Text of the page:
The Autodidacts

Exploring the universe from the inside out

Towards Universal Keybindings

Keyboard people invest time upfront memorizing keybindings, in order to save time in the long run. At least, that’s the theory. In practice, it’s more like this:

Vim Keybinding Meme

What if we crowdsourced the optimal set of universal default keybindings — and made them available in every app? Imagine all the people just getting things done in multiple programs, without retraining their muscle memory!

This is not a merely academic suggestion. I migrated from Bluefish and Geany to Sublime Text. It was good, but closed-source, so I switched to Atom. GitHub got bought by Microsoft, and axed Atom. So I learned Vim, and used VSCode (codium version, because Microsoft) for things that Vim was bad at. Now I use Helix for both code and prose. I’m trying out Emacs on the side, and fall back on Vim when necessary. At the same time, I switched from Unity, to Gnome, to i3, to Sway, to Xfce, to Cinnamon.

I’m tired.

Does every text editor have to have different default keybindings for the same basic operations?! Take ... opening a file:

Text Editor Default (fuzzy) pick file keybinding
VSCode Ctrl+p
Helix Space+f
FZF Ctrl+t
Emacs C-x C-f
Vim :e or :Ex
Most other apps Ctrl+o

And then there’s save: a quick grep for :w in my text files would find many matches. And while I’ve never intentionally used the software flow control XOFF Pause transmission signal (Ctrl+s), I’ve sent it many times.

Every app makes their decisions for a reason. They’re trying to create a cohesive, efficient experience within that one app, and avoid conflicts.

But what if we created a cohesive, efficient experience, and avoided conflicts, across all apps! Wouldn’t it be glorious?!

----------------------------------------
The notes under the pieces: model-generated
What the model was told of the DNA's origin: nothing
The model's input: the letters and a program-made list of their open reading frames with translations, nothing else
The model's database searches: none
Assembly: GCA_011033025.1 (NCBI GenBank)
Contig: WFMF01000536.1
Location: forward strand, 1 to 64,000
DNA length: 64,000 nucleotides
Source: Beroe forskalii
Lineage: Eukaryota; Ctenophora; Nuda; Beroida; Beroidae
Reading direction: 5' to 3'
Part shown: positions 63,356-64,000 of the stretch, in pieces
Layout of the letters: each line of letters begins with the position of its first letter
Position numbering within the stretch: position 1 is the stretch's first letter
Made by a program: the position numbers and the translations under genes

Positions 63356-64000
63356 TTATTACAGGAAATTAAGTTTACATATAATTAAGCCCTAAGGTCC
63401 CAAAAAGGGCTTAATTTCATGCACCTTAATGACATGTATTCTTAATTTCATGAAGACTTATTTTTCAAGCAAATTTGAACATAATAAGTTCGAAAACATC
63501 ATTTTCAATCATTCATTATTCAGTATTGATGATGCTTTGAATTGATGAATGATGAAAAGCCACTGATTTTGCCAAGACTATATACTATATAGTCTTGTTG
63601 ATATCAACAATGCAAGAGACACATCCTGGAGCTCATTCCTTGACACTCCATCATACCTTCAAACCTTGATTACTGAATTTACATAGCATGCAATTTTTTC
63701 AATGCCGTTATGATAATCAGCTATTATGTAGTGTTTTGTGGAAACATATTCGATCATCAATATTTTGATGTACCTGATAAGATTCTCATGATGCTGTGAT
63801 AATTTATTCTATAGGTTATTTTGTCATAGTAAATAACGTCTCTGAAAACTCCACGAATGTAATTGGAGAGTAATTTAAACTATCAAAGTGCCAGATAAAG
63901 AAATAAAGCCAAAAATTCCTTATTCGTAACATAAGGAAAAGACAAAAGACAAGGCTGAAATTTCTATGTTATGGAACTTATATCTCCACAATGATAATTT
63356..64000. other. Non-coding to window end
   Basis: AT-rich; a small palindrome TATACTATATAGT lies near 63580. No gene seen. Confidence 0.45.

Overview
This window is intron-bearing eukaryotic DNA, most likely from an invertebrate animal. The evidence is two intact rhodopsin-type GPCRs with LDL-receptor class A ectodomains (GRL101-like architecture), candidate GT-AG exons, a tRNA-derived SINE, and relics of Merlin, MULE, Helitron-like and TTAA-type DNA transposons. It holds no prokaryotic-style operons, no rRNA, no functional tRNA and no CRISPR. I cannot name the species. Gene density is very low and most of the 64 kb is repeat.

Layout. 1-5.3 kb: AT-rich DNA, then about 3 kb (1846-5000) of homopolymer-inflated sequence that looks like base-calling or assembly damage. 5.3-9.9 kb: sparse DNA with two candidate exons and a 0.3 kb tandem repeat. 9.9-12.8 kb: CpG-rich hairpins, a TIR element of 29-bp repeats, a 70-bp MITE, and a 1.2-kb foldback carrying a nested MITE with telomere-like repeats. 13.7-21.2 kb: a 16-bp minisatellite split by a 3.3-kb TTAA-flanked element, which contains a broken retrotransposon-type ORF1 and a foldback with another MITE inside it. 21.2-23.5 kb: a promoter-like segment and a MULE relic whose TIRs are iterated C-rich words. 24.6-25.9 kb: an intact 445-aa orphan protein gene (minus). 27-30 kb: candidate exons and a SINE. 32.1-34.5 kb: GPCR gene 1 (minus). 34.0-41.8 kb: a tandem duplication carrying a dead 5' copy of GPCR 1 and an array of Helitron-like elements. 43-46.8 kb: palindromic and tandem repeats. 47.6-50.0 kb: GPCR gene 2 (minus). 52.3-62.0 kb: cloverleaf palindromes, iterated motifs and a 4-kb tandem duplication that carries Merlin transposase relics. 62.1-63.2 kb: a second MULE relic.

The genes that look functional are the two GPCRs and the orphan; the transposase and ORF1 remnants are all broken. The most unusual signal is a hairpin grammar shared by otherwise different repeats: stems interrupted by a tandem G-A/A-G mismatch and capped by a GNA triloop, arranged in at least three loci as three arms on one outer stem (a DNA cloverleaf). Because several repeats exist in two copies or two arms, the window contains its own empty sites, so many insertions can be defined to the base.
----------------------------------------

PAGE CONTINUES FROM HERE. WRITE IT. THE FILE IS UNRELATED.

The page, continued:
My proposal:

  1. Create a voting website with an entry for each keybinding, and each semi-universal action, and let people vote for the best pairings of keybinding + action.

    • From the page for Ctrl+p, people could vote between “Fuzzy Open”, “Print”, and “Preferences”, or nominate some other action. And on the page for “Fuzzy Open”, people could vote between Ctrl+p, Ctrl+t, Space+f, :Ex, C-x C-f, etc.
  2. Spread it across the internet and wait for a consensus to emerge. Write blog posts arguing for this mapping or that mapping (taking into account all the other mappings). Optionally, write an opt-in app that crunches stats on people’s real-life usage, so the ergonomics of the keybindings for the most-used actions could be prioritized.

  3. Write an app that can convert the winning universal keymap into a keymap for any program that supports remapping. (There might be a few keys that need to be remapped for a specific app, but it would be few enough it’d be easy to remember.) Also: allow users to override the universal keymap, and export their personal-universal keymap and load it into all their apps.

  4. Encourge apps new and old to adopt the Universal Keybindings, but know that even if they don’t, you can have one set of keybindings that you learn for life.

  5. Suddenly discover that you’re able to remember people’s names.